Our times of global uncertainty and crisis require what I believe is a careful distinction between our rights and responsibilities. What triggered this was a social media participant who ranted and raved about social distancing. She moaned about the fact that the closure of so many entities and the requirement to self-monitor violated her civil rights. It’s a shame that she has nothing better to do.
Here’s a simple example of the difference between right and responsibility: Let’s say for this example that I have tested positive for COVID-19 although I am not demonstrating any symptoms. Inadvertently, I have run out of milk (although I have plenty of toilet paper). Do I have the right to visit my local supermarket to get my milk, taking the chance of infecting who knows how many people?
Obviously, I don’t. But my civil rights to visit any store I choose at any time is not the subject at hand. While I do have this right, I do have the responsibility not to be in proximity of those who could contract my virus. And what if I don’t have the virus and don’t show any symptoms? That only barely impacts the answers.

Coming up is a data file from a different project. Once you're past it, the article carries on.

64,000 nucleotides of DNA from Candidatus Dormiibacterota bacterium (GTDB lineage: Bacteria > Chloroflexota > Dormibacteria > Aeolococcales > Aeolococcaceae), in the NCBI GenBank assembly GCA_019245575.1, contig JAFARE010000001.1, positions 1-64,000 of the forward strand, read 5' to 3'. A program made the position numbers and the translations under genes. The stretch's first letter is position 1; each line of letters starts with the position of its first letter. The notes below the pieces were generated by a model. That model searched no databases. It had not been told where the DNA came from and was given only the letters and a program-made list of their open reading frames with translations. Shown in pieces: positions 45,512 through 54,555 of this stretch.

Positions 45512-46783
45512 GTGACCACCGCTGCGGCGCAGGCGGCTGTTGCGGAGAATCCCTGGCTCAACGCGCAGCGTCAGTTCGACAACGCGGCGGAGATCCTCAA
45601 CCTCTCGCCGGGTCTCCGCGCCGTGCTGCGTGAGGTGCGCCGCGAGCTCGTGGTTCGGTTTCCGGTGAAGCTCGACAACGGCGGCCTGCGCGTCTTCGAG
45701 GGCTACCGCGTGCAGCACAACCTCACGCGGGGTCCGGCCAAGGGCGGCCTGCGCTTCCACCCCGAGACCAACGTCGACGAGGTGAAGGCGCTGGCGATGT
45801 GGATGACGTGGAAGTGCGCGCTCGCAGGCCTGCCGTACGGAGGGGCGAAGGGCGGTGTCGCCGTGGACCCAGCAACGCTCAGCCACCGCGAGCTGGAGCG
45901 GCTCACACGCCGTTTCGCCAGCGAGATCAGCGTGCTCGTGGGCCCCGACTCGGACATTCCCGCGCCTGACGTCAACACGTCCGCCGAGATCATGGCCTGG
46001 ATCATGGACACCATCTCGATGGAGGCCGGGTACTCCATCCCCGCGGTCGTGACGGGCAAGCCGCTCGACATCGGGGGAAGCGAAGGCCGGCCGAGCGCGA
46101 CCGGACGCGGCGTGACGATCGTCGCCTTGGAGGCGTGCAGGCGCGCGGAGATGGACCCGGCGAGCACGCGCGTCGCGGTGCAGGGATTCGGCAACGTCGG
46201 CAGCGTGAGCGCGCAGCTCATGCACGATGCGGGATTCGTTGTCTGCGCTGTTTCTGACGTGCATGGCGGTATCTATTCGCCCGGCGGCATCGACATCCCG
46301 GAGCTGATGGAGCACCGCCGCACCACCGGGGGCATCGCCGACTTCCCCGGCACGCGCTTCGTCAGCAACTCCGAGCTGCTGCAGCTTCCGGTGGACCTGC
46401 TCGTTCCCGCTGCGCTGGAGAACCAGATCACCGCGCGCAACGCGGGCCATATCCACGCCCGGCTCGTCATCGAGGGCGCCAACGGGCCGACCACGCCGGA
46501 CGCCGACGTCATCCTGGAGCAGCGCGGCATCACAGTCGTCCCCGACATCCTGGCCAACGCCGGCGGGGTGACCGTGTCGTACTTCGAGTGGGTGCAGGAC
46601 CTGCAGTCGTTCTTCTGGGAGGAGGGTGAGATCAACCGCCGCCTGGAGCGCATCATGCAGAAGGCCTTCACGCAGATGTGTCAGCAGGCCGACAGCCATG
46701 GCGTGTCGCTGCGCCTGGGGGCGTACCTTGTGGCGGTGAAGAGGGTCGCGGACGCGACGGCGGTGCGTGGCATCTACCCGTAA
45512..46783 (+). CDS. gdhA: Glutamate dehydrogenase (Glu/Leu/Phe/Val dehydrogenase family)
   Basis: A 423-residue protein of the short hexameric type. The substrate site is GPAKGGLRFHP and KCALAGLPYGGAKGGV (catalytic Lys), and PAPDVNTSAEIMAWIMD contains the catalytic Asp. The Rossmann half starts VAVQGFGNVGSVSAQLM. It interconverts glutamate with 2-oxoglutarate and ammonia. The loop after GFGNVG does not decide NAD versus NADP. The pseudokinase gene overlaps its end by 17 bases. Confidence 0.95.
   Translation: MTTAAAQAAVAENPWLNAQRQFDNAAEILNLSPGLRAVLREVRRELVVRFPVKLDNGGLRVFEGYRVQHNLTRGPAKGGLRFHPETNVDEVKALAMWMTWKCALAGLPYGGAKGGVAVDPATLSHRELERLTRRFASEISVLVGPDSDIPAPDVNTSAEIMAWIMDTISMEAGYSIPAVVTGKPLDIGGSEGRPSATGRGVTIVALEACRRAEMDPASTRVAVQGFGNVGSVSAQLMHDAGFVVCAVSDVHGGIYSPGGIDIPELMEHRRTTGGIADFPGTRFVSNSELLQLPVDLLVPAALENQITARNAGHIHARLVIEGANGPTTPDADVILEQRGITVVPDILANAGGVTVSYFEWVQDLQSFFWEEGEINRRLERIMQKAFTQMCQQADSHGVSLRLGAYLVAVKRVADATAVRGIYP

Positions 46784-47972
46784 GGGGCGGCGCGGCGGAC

While I still need the milk in this case, I also don’t know with certainty whether or not I have the capacity to infect someone else. The answer is that I will visit my supermarket, wash my hands before and after my visit, sneeze into a tissue or my shoulder and keep at least six feet between me and everyone else.
The situation in which we find ourselves changes all definitions of rights and responsibilities. By all means, I have the right to preserve my civil rights in most cases. But my responsibility to protect the people around me (generally six feet away from me) prevails.
No-one wants the situation in which we find ourselves. Being good-natured, rational and socially conscious is the answer. When all of this settles, the irate female can go where and when she chooses, with my sincere blessings. Shalom.